New Zealand Prime Minister Jacinda Ardern announced Thursday she will stand aside for a new leader within weeks, saying she doesn’t believe she has the energy to seek re-election in the October polls.
Speaking at a news conference, Ardern said her term would end by February 7, when she expects a new Labour prime minister will be sworn in – though “depending on the process that could be earlier.”
“The decision was my own,” Ardern said. “Leading a country is the most privileged job anyone could ever have, but also the most challenging. You cannot and should not do the job unless you have a full tank, plus a bit in reserve for those unplanned and unexpected challenges.”
“I no longer have enough in the tank to do the job justice,” she added.
She said at the end of 2022, she took time to consider whether she had what it takes to continue as prime minister – ultimately concluding it was time to step down.
However, she added: “I am not leaving because it was hard. If that was the case, I probably would have departed two months in the job,” listing various challenges her administration faced, including the Covid-19 pandemic, the 2019 Christchurch terror attack and the deadly volcanic eruption on Te Puia o Whakaari, also known as White Island.
Ardern also highlighted achievements made during her tenure, including legislation on climate change and child poverty. “I wouldn’t want this last five and a half years to simply be about the challenges. For me, it’s also been about the progress,” she said.
A look at Prime Minister Jacinda Ardern’s profile
Bryce Edwards, a political scientist at New Zealand’s Victoria University of Wellington, said Ardern’s resignation was “shocking” but not a complete surprise.
“She is celebrated throughout the world but her government has plummeted in the polls,” he said. New Zealand’s next general election will be held on October 14.
When Ardern became Prime Minister at 2017 at the age of 37, she was New Zealand’s third female leader and one of the youngest leaders in the world. Within a year, she had given birth in office – only the second world leader ever to do so.
She was re-elected for a second term in 2020, the victory buoyed by her government’s “go hard and go early” approach to the pandemic, which helped New Zealand avoid the devastating outbreaks seen elsewhere.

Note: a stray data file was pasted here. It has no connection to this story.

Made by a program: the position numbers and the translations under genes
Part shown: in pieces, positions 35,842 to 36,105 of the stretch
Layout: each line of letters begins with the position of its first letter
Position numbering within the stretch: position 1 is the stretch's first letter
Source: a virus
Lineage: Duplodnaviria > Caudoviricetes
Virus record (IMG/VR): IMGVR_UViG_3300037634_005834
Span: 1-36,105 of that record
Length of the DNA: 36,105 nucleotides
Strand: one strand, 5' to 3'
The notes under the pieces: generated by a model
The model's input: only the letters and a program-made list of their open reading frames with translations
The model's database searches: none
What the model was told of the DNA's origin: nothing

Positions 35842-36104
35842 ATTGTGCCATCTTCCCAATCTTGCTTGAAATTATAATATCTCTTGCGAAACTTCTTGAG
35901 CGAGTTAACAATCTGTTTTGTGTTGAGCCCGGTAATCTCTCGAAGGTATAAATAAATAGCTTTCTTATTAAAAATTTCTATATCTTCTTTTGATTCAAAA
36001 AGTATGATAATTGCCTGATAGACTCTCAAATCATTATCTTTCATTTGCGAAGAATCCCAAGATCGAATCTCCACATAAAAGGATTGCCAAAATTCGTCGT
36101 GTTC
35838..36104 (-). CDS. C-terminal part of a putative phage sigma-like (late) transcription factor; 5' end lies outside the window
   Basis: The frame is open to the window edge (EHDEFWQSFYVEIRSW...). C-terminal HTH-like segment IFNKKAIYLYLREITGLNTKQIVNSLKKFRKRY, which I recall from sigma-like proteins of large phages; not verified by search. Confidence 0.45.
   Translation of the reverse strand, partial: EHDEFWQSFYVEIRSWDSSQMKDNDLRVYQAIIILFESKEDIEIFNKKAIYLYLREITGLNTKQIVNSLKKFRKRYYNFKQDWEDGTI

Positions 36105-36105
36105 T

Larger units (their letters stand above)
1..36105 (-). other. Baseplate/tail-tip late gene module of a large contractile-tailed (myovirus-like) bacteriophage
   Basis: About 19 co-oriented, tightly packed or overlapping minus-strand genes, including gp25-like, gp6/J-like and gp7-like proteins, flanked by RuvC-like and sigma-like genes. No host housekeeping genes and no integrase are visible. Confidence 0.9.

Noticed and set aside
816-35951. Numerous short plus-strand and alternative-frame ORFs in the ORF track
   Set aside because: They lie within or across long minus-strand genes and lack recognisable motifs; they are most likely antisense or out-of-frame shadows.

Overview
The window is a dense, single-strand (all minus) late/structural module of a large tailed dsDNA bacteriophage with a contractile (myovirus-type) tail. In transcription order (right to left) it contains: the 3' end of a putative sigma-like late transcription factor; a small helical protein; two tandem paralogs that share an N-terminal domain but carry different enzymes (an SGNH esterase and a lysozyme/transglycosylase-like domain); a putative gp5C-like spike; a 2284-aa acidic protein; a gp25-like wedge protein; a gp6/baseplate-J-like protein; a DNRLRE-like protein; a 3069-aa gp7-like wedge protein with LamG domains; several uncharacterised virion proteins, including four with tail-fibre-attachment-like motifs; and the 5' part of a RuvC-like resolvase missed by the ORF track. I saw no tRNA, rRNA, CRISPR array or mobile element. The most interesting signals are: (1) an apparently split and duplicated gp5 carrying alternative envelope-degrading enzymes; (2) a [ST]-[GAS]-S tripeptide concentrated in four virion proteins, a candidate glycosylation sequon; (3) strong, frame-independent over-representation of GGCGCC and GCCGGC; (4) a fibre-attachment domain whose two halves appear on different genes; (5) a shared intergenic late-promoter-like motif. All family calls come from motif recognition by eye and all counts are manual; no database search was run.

Ardern won praise on the international political stage for her fresh and empathetic approach to the role, but her popularity has waned in New Zealand in recent years.
Several polls in late 2022 showed falling support for Ardern and her Labour Party, with some at the lowest level since she took office in 2017, according to CNN affiliate Radio New Zealand.
Edwards, the political analyst, said Ardern’s decision to stand down perhaps spares her a humiliating election result.
“Leaving now is the best thing for her reputation … she will go out on good terms rather than lose the election,” he said.
Edwards said there isn’t “anyone obvious” to replace her, though potential candidates include Police and Education Minister Chris Hipkins, who has a strong relationship with Ardern, and Justice Minister Kiri Allan.
After the announcement Thursday, Australian Prime Minister Anthony Albanese tweeted praise for Ardern, saying she “has shown the world how to lead with intellect and strength” and has been “a great friend to me.”
Ardern said she has no firm plans about what she’ll do next – but she is looking forward to spending more time with her family.
Addressing her child and fiance, she said: “For Neve, Mom is looking forward to being there when you start school this year, and to Clark, let’s finally get married.”
Ardern has been engaged to television host Clarke Gayford since 2019.